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The longitudinal neuropsychological study of first-episode early-onset psychosis (EOP) patients, whose brain maturation is still in progress at the time of illness onset, provides a unique opportunity to compare their cognitive development with that of healthy subjects, in search of specific patterns resulting from the interaction between neurodevelopmental processes and the presence of psychotic disorders.
Seventy-five first-episode EOP patients (schizophrenia n = 35; bipolar disorder n = 17; other forms of psychosis n = 23) with a mean age of 15.53 years were assessed with a neuropsychological battery that included measures of attention, working memory, memory and executive functions within 6 months following the onset of the first psychotic symptom (baseline) and 2 years later. Psychotic symptoms were assessed at both times with the Positive and Negative Symptom Scale (PANSS). Seventy-nine healthy subjects matched for age and education served as controls.
EOP patients showed significant cognitive impairment at both baseline and the 2-year follow-up, with no significant differences between diagnostic groups at either time. Both healthy controls and EOP patients improved in all cognitive measures, except for patient working memory. Improvement in patient attention lost significance after controlling for psychotic symptom reduction. No significant time/diagnosis interaction was found among patients (p > 0.405).
Cognitive impairment in EOP is already present at the first episode, and cognitive development seems to be arrested early in EOP patients compared to their healthy peers, at least for some cognitive functions. These and previous similar results support the neurodevelopmental hypothesis of psychosis.
The correlates of insight in early-onset psychosis have received little previous attention.
We studied clinical correlates of insight in a sample of 110 adolescent recent-onset psychosis patients (mean age 15.53 years; psychotic symptoms present for <6 months). Insight was measured with the Scale to Assess Unawareness of Mental Disorder (SUMD) at baseline, 6 months and 12 months follow-up.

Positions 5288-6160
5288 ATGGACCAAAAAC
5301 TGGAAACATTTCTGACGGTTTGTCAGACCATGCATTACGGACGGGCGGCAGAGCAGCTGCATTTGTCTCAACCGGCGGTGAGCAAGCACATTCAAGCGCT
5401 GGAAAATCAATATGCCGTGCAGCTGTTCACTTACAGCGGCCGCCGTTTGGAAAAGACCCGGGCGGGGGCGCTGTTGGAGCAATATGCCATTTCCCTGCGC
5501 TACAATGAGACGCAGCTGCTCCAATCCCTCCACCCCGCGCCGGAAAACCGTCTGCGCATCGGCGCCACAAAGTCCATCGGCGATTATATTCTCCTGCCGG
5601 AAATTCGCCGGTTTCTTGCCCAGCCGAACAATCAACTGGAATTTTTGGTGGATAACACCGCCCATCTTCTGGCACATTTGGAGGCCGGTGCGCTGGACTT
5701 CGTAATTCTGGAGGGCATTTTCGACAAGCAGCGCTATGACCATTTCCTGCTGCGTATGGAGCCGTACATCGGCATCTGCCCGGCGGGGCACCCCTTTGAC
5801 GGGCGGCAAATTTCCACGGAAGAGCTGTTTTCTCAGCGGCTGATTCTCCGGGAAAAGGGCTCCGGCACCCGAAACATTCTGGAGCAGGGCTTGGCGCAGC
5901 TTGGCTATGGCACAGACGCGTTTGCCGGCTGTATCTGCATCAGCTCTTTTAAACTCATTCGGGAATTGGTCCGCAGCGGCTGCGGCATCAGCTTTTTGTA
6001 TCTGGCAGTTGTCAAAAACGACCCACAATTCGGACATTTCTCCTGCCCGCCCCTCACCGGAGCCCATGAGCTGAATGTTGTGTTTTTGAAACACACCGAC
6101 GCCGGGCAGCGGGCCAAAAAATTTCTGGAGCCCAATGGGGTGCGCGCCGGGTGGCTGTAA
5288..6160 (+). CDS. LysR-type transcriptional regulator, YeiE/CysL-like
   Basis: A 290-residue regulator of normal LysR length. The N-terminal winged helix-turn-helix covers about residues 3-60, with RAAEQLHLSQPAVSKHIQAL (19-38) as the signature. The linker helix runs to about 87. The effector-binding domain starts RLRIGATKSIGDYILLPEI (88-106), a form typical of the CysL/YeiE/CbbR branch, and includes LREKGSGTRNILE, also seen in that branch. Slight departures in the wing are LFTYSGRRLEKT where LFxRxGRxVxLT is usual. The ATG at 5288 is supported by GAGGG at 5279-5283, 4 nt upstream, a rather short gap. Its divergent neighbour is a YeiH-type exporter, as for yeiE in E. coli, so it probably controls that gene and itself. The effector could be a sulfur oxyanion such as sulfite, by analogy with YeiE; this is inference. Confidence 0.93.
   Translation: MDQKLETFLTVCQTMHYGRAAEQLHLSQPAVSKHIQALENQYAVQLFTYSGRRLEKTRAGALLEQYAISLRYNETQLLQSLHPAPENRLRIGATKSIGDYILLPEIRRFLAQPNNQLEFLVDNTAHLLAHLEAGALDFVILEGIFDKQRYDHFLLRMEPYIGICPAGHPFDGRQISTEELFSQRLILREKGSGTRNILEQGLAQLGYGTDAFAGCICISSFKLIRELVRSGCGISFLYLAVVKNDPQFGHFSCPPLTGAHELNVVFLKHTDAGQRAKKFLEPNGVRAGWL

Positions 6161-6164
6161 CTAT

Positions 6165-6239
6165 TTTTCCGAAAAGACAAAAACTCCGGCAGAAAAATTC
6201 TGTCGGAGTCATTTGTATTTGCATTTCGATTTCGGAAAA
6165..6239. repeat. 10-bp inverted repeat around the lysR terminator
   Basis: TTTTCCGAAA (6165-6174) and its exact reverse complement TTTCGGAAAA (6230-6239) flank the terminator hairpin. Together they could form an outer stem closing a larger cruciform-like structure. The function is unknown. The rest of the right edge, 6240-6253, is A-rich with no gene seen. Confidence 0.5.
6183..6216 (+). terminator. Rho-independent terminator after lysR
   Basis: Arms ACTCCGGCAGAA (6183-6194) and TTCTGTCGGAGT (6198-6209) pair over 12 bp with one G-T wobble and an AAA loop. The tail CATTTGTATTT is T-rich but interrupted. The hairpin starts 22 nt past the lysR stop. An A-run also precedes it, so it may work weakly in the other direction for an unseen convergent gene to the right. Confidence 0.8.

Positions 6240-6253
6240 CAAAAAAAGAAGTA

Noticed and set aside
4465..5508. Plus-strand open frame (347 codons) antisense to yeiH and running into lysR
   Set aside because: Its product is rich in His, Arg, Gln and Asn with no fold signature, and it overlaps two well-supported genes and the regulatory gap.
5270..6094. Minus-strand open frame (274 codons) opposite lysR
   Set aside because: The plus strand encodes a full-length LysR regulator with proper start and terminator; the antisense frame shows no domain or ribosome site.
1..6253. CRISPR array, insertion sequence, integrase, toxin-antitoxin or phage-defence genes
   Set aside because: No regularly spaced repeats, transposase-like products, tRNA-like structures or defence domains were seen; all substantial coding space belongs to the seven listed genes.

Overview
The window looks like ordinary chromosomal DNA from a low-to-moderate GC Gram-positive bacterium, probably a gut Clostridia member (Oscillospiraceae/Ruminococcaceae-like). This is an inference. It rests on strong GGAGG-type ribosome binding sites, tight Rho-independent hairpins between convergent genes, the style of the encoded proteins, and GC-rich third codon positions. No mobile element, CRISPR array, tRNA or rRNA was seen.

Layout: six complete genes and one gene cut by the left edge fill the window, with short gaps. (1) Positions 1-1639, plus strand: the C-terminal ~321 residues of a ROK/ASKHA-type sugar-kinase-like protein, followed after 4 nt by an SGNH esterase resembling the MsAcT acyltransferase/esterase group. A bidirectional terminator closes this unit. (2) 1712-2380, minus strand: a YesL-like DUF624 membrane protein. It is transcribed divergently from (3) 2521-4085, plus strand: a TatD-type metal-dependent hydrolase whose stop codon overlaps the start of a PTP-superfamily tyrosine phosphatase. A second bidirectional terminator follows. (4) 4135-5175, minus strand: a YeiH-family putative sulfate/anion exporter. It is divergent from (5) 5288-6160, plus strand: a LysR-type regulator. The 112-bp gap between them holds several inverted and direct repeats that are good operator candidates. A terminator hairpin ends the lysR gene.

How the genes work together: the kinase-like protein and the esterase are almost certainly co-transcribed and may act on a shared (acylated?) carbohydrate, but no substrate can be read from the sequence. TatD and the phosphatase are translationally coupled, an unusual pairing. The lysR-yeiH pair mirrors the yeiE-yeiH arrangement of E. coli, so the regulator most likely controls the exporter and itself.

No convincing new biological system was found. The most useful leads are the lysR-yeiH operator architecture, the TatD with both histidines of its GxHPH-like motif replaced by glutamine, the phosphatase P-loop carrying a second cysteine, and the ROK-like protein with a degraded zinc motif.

Insight improved over the early phases of the illness, in parallel with psychopathological improvement. Poor insight at baseline and 6 months correlated with poor functioning at 6 and 12 months respectively. Schizophrenia patients had poorer insight than patients with bipolar disorder at 6 and 12 months but not at baseline. Logistic and linear regressions were used to predict 12-month diagnoses and functioning based on insight measurements. Baseline awareness of illness was a significant predictor for diagnosis [odds ratio (OR) 1.4, 95% confidence interval (CI) 1.05–1.97]. Treatment compliance at 6 months did not correlate with baseline SUMD subscores, but correlated with insight into having a disorder (Spearman's ρ=0.21, p=0.039), its consequences (Spearman's ρ=0.28, p=0.006) and the need for treatment (Spearman's ρ=0.26, p=0.012) at 6 months. The ‘attribution of symptoms’ dimension of insight is poorly correlated with other insight dimensions and with other clinical variables.
Poor insight correlates with symptom severity and global functioning but also has some trait value for schizophrenia, which is apparent once acute psychotic symptomatology is not prominent. A multi-dimensional approach to the assessment of insight is necessary, as different dimensions are influenced by different factors.
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